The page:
Hot on the heels of its iSee-40 case, Contour Design today announced the iSee-Mini, a new hard case for Apple’s iPod mini. The two-piece, ultra-clear case offers: all around protection; easy access to all controls; a top opening for access to connectors, headphone jack, hold switch and third party products such as FM transmitters and voice recorders; and the ability to use the Apple belt clip or the Apple arm band with the front section. The Contour iSee-Mini is priced at $19.99.
Pyrim Technologies is now shipping the iTrac iPod travel case for Apple’s iPod Photo (40GB and 60GB versions). The zippered case features foam storage compartments for iPod, dock, power adapter and miscellaneous accessories. The iTrack sells for $59.99. In addition, Pyrim has also added white to its line of iTrac insert color options.
Marware has introduced the Santa case for Apple’s iPod mini. The holiday-themed case features an interior neoprene lining and a soft red fabric exterior with white fur top. The Santa also sports a fabric belt loop and a lanyard necklace clip that allows you to hang it with the rest of your Christmas stockings. The Marware Santa case is priced at $19.95. As of this posting, Marware’s Web site has yet to be updated.
Contour Design has announced the iSee-40, a new version of its ultra-clear iPod case designed specifically for the 40GB fourth-generation iPod. Like the iSee-20, the new case features a clear, hard plastic shell, removable belt clip and access to all iPod functions. There is also a dock port cover for the dock connector and security latches on each side to seal in the iPod. The iSee-40 is priced at $19.99.
Mediafour has released an update to XPlay 2, its software that enables Windows users to connect with both Mac and PC iPods, and the only retail product that makes iPods compatible with Windows 98SE and Me. XPlay 2.0.11 is compatible with Windows Media Player 10, plus supports updating and restoring all iPods with the latest iPod software releases. Additionally, XPlay 2.0.11 works with the new iTunes 4.7.
MacMinute reports: “Apple’s new iPod Store has added product ratings, allowing customers to submit reviews and rate products from one to five stars. Strangely, users can only review third-party products—all Apple gear is automatically given a ‘5-Apple rating’ because the company says “we think they’re great.” In the frequently asked questions of the reviews program, Apple tells why customers can’t rate Apple products: ‘Would you trust us to display less than perfect ratings on our own products? We didn’t think so!’”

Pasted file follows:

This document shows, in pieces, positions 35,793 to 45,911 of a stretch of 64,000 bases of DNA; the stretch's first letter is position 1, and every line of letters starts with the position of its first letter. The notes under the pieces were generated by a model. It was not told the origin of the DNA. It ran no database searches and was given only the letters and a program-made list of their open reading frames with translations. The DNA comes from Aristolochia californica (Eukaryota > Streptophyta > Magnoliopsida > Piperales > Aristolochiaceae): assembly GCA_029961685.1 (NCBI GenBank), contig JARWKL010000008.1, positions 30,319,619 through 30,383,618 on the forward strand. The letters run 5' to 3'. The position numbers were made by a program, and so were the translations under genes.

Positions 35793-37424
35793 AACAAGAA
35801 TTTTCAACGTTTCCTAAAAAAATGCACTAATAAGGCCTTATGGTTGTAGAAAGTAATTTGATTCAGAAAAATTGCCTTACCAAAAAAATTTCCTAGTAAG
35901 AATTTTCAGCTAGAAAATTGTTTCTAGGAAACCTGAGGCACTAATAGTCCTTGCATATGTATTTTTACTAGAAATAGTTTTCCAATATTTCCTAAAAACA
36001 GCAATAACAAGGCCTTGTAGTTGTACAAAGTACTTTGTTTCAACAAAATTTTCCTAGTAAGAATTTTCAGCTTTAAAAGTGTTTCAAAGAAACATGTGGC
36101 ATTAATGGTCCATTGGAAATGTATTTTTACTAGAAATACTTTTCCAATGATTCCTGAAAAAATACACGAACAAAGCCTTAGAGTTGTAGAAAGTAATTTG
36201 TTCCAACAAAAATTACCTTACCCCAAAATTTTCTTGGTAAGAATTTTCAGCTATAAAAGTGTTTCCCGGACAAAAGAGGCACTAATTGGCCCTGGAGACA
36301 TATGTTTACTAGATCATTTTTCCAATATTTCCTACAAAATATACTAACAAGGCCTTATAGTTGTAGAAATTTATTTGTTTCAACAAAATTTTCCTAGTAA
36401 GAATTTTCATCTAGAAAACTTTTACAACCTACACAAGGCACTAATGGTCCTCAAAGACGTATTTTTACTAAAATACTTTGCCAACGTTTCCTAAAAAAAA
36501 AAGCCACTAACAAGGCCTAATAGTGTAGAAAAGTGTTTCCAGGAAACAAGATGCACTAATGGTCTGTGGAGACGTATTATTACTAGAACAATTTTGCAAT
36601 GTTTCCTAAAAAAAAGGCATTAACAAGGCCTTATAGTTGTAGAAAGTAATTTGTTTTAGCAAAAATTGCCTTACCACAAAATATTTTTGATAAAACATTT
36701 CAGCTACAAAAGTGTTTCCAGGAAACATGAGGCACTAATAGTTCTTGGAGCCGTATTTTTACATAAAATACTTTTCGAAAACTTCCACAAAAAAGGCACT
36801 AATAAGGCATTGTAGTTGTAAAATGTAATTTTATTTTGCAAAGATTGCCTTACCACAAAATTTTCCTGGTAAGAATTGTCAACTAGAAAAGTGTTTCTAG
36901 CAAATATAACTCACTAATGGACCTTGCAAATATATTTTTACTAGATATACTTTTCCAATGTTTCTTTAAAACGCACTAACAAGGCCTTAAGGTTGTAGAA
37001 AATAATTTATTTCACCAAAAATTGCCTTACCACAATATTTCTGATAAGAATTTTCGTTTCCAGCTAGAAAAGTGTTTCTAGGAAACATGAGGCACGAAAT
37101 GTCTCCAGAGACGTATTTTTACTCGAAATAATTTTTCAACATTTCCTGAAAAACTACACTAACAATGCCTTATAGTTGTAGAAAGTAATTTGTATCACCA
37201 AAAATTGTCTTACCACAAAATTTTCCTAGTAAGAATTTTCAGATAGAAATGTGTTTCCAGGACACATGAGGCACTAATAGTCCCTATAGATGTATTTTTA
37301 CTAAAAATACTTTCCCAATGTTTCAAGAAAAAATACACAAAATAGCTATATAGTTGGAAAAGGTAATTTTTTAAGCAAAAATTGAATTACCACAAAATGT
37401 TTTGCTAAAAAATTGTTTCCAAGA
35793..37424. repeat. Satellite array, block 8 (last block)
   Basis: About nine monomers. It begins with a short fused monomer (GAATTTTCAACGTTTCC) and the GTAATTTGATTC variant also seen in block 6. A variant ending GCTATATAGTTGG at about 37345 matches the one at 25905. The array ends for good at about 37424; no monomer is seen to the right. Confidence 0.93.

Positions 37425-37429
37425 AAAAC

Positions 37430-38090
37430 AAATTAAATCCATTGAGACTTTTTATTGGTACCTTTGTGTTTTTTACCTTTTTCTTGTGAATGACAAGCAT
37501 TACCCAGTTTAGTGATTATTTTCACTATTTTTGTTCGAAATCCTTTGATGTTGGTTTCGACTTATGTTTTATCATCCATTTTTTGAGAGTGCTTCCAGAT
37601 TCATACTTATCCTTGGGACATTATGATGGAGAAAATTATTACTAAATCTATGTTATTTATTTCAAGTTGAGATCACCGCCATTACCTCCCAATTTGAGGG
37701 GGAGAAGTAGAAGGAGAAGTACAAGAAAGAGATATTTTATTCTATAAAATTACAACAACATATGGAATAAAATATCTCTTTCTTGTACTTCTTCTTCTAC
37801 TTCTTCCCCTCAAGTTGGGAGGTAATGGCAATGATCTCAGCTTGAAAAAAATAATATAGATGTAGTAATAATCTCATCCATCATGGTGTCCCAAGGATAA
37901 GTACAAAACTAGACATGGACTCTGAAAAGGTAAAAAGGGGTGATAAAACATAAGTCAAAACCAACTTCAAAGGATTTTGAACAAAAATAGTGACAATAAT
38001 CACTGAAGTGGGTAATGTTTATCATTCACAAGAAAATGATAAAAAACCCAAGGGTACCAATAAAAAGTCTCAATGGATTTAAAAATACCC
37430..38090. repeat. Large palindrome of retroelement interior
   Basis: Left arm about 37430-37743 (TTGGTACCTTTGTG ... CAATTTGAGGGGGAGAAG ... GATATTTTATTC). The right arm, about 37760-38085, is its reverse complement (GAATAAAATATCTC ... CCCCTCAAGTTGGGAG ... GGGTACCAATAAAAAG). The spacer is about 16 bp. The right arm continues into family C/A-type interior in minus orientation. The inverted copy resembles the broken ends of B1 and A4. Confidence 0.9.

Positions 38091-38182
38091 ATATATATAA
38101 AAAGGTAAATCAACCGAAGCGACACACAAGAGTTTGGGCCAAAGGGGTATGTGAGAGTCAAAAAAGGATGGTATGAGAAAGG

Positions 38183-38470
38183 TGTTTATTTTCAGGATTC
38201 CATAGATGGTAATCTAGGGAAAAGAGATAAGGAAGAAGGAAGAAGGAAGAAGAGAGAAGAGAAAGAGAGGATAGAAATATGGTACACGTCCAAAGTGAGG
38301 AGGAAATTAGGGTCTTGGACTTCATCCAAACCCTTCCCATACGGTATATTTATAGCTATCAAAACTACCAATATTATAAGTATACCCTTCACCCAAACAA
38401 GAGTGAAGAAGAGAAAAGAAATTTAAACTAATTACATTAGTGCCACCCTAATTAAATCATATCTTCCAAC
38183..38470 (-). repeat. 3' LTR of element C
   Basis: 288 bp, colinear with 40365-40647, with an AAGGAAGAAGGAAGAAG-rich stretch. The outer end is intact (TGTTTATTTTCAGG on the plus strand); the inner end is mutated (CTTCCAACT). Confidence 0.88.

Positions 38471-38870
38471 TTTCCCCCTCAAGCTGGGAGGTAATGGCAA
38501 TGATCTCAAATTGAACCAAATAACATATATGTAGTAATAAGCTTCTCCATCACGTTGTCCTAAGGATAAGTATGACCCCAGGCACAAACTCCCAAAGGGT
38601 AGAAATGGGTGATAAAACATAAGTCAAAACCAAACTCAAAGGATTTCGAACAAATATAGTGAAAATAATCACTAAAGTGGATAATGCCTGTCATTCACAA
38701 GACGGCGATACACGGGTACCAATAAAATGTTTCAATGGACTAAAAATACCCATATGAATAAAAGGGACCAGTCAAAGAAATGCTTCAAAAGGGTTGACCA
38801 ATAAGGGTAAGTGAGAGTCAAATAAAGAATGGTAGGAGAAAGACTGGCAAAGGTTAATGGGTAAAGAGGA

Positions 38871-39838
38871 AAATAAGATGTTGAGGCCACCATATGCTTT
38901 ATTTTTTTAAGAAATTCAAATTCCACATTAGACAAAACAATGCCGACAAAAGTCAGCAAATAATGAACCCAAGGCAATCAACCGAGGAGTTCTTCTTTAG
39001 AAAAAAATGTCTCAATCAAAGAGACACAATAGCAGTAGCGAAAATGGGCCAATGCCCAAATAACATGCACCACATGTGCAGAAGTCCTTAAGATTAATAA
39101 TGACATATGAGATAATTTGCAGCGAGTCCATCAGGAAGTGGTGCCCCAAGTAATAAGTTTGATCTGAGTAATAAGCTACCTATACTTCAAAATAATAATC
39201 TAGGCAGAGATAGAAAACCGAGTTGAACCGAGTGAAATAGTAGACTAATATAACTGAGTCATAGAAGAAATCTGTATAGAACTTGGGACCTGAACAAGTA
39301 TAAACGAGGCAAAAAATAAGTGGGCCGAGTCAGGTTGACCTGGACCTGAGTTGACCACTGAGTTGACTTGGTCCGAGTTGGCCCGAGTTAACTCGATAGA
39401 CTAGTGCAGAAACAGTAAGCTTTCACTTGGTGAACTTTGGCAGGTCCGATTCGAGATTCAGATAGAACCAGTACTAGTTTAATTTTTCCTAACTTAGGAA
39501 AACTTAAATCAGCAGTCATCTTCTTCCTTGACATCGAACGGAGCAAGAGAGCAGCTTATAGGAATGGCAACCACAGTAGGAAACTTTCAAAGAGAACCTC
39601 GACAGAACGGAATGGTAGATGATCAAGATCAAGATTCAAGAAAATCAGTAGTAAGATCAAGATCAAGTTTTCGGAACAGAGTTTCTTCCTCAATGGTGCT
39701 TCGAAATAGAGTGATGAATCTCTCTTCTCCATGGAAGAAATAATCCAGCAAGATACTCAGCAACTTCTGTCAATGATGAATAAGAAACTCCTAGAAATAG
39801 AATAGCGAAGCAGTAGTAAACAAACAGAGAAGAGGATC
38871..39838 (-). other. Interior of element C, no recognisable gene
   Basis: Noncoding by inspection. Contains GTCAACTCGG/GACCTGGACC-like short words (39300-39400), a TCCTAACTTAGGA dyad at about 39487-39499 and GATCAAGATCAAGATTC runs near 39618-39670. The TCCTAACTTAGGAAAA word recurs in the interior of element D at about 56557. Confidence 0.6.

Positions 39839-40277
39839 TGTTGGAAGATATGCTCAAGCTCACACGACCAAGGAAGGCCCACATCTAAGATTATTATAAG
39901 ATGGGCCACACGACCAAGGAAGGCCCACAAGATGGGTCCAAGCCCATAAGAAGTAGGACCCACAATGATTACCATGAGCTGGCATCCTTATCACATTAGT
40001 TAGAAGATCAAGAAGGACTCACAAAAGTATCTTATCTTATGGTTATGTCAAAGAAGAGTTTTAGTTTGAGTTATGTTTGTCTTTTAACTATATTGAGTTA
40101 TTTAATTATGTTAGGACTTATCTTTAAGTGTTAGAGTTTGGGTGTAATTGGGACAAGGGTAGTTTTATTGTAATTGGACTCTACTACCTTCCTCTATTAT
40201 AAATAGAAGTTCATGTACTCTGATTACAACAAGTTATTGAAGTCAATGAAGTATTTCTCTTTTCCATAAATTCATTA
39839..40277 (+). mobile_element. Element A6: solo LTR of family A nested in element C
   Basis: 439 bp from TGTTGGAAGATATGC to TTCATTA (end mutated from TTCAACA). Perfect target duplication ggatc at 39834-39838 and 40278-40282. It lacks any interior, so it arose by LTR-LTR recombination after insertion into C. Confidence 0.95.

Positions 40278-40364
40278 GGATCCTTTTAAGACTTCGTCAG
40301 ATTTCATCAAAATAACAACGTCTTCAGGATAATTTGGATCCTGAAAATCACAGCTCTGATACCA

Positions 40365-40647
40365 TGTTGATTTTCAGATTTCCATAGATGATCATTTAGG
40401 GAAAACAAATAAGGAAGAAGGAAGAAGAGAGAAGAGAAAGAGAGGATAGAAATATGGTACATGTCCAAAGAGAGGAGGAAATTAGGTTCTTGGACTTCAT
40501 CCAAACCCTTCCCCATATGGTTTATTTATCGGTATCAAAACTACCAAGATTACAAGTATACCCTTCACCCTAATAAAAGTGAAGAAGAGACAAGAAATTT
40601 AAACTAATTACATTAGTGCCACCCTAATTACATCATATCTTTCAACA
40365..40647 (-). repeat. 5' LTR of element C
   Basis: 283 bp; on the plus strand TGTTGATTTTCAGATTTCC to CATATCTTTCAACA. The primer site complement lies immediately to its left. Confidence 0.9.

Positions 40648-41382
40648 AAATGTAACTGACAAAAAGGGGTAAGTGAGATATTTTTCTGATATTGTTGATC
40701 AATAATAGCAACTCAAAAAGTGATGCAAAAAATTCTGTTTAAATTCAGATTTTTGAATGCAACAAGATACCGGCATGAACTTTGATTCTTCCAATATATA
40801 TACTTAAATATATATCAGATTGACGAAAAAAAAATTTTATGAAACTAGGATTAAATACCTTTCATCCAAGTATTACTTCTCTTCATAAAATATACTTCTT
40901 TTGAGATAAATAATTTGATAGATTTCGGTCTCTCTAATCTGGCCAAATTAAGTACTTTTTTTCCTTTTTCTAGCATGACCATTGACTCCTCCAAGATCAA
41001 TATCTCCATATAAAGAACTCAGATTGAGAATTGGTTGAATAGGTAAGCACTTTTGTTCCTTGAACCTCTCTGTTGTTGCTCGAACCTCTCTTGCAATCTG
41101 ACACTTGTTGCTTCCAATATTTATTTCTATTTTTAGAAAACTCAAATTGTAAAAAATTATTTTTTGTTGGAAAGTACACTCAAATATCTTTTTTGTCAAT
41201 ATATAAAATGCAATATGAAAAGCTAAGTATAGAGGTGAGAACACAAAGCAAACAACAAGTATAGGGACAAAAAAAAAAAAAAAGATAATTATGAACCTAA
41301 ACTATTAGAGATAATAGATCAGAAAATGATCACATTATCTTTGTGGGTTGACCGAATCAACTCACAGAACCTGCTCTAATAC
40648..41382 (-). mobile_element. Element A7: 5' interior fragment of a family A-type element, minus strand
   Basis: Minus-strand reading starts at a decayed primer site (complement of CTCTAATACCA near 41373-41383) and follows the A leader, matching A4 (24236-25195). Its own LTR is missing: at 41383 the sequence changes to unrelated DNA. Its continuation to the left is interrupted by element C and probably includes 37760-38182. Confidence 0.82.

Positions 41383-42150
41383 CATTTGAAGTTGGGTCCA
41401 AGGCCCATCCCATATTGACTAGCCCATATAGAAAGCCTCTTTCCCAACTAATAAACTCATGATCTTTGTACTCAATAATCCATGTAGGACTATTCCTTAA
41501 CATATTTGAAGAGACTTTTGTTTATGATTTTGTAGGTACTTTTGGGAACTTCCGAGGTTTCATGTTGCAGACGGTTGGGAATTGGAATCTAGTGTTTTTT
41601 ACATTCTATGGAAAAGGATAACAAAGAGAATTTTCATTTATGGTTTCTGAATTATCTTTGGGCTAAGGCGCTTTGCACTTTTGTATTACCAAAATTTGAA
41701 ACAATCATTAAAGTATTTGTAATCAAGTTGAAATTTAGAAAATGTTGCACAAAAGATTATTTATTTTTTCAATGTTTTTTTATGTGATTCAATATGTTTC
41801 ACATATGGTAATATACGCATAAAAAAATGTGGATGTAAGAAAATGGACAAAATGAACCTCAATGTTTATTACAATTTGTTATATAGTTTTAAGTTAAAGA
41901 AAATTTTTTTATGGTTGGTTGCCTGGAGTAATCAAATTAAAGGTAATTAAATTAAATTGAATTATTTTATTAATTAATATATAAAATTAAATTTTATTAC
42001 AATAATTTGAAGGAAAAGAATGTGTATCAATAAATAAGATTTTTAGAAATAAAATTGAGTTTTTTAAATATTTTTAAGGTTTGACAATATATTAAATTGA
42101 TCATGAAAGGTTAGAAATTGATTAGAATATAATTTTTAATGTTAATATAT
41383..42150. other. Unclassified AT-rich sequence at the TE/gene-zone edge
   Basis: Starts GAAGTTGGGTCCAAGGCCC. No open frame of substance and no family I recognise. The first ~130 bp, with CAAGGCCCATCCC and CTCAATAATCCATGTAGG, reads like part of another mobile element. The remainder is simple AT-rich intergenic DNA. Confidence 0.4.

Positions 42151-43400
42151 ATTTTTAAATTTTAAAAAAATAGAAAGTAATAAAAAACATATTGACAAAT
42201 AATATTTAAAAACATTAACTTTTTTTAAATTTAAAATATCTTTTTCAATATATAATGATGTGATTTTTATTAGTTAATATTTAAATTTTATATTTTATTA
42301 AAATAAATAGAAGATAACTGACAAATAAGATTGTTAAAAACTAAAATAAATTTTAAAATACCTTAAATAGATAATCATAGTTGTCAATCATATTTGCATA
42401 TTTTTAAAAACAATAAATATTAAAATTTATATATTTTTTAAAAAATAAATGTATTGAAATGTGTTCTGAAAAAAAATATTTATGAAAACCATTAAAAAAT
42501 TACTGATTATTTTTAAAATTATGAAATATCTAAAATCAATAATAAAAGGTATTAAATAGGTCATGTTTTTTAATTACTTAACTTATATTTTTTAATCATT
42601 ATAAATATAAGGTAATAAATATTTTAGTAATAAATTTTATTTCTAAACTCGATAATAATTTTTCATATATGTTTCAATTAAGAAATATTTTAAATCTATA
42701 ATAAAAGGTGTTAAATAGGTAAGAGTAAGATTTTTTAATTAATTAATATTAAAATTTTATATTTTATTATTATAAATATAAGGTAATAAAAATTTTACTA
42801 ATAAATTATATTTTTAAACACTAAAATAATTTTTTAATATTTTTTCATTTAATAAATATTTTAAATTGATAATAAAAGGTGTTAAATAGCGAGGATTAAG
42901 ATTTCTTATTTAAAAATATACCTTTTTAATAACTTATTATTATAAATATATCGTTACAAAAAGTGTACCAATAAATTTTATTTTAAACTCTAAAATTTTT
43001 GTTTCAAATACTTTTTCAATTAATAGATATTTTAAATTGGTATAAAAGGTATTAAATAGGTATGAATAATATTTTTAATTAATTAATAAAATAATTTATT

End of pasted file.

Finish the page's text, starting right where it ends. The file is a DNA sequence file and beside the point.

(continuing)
Calling the iPod “nothing more than an enormous marketing success,” CNBC’s Robert Walberg says there is only one direction for the player’s market share to go—lower. “Of course, one problem with the iPod’s market share is that it pretty much has only one way to go—down. In the end, the iPod is nothing more than an enormous marketing success. Sure, it was groundbreaking at first. But today you can find a number of similar products from other leading PC and consumer electronics companies, most at equal or better prices. The company’s iTunes and add-on strategy are likely to keep iPod No. 1 for years to come. Still, it’s tough to sustain a near monopoly in a commodity-based business.”
LoadPod, a nationwide iPod CD loading service, has announced a new, more affordable pricing structure that brings lower prices and rewards those customers with larger CD collections. The price for customers with 50 to 99 CDs is now $1.49 per CD. The price for customers with 100 to 199 CDs is now $1.39 per CD. And customers with 200 or more CDs will now pay $1.29 per CD. In addition, there is no longer a travel fee for any size collection.
Engadget has posted iPodDownload 1.1, a new version of the iTunes plug-in that allows you to transfer songs from any iPod to your iTunes library. As noted earlier this week, iTunes 4.7 disables iPodDownload—but this update adds support for the latest version of Apple’s jukebox application. Engadget suggests user “come and get it quick” before Apple steps in and stops the distribution of the update.
Monster today announced iCruze, a direct connect iPod auto solution that allows consumers to play their music collection through their car audio systems. In conjunction with SoundGate, the iCruze is a $199.95 interface that enables the connection of an iPod to a factory or aftermarket radio through either the car’s existing CD changer or satellite radio port. Users are able to select songs and playlists through either the steering wheel controls or the CD player’s controls. An optional display (multi-line, 20-character backlit) is available if the existing head unit is limited and cannot display text. The iCruze will work in “virtually hundreds of different vehicles,” according to Monster. It is scheduled to be available later this fall.